This boss truly cared about every one of his employees, even the intern. He knew their kids names, and their spouse’s names, sometimes even their dogs names and he asked how they were doing constantly. He also had a sense of humor! He appreciated every little task that was done by his employees. No task was ever too big or too small and it never went unnoticed. He put a lot of time and effort into building up his employees- making sure they had all the tools that they needed- and in turn this made him look good because all his goals & initiatives were getting accomplished ahead of schedule. When people came to him with questions or concerns, he wouldn’t dictate orders, he would probe and ask questions allowing the employee to deduce the correct answer. That way they learned & would retain the information better. Trust & transparency were big ticket items on his agenda and were things he looked for in his employees.

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In the end, what I learned from working for this boss was that caring about your employees, building genuine relationships, and showing appreciation are just a few things that can take you from good to great in your employee’s eyes. Who was your favorite boss and what kind of things did they do to separate themselves into the great category?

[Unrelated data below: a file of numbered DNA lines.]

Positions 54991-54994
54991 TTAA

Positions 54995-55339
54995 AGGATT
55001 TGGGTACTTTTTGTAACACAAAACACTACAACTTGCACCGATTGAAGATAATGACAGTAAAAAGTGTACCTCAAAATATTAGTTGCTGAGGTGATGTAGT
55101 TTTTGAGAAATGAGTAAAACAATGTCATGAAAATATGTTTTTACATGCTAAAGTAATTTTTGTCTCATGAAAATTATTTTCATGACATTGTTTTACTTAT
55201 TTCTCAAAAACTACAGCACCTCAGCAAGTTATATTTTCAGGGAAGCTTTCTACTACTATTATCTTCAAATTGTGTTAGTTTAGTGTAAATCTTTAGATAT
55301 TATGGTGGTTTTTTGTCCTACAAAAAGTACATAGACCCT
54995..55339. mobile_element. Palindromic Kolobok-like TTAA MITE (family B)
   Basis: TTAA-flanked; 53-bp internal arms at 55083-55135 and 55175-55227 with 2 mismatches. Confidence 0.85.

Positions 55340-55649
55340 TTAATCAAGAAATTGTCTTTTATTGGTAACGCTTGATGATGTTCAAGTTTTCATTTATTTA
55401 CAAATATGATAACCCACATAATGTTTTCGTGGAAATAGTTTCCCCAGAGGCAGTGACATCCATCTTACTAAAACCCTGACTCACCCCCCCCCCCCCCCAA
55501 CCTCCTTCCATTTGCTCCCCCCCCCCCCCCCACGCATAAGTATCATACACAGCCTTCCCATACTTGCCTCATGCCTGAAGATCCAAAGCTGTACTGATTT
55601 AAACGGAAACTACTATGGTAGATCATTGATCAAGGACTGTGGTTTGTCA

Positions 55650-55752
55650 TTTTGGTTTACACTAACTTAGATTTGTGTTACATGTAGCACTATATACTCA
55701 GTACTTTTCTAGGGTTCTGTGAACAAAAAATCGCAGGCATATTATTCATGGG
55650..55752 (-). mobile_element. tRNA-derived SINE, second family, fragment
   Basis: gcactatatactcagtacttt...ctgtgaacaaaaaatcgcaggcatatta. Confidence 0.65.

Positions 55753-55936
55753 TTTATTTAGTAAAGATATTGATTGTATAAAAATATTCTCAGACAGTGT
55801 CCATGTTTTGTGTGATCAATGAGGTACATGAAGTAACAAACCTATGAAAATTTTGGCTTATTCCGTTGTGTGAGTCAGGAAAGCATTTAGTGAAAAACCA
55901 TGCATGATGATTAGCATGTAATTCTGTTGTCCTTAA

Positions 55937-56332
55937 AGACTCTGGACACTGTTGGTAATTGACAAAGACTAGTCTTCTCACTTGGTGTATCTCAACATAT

For more interesting reads about leadership visits:

Lolly Daskal

Bret Simmons

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Millennial Music Teacher Spotlight- Rachel Besand

IMG_0209The purpose of my blog is to research and learn how to “Recruit, Engage, and Retain” the Millennial Generation. So today I thought I would interview a Millennial that currently works as an elementary music teacher in Ohio. I wanted to find out what it is like to be a Millennial working as a teacher, and see what challenges she has faced.  The individual I chose to interview today graduated from the University of Akron with a degree in Music Education. I know her to be a very creative, caring, and a driven person. So I asked her the following questions:

  • What is your current job title? What do you currently do?